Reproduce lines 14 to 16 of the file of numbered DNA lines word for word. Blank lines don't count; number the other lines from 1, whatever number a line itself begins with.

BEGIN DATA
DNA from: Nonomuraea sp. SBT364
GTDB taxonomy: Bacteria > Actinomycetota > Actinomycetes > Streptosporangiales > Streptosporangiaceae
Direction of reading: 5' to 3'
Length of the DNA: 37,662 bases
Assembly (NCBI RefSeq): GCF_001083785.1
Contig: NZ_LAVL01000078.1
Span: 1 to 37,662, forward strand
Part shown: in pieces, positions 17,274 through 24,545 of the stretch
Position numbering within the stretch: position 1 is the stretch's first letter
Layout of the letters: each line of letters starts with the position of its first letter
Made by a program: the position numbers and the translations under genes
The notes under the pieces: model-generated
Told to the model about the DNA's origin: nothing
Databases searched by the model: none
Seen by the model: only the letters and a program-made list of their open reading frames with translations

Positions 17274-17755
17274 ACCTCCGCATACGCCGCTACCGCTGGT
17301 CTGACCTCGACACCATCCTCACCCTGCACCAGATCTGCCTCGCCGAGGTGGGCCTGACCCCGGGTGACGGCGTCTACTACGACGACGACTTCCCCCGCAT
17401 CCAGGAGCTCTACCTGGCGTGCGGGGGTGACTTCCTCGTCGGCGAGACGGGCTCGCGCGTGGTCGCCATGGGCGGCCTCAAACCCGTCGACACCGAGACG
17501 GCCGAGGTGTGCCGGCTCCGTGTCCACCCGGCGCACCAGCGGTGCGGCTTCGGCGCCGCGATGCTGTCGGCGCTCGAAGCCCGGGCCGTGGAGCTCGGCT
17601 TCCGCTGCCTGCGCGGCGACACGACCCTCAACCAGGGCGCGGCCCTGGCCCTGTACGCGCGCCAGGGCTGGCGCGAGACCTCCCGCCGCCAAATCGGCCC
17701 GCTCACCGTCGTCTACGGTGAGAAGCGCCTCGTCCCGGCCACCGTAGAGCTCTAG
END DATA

Databases searched by the model: none
Seen by the model: only the letters and a program-made list of their open reading frames with translations

Positions 17274-17755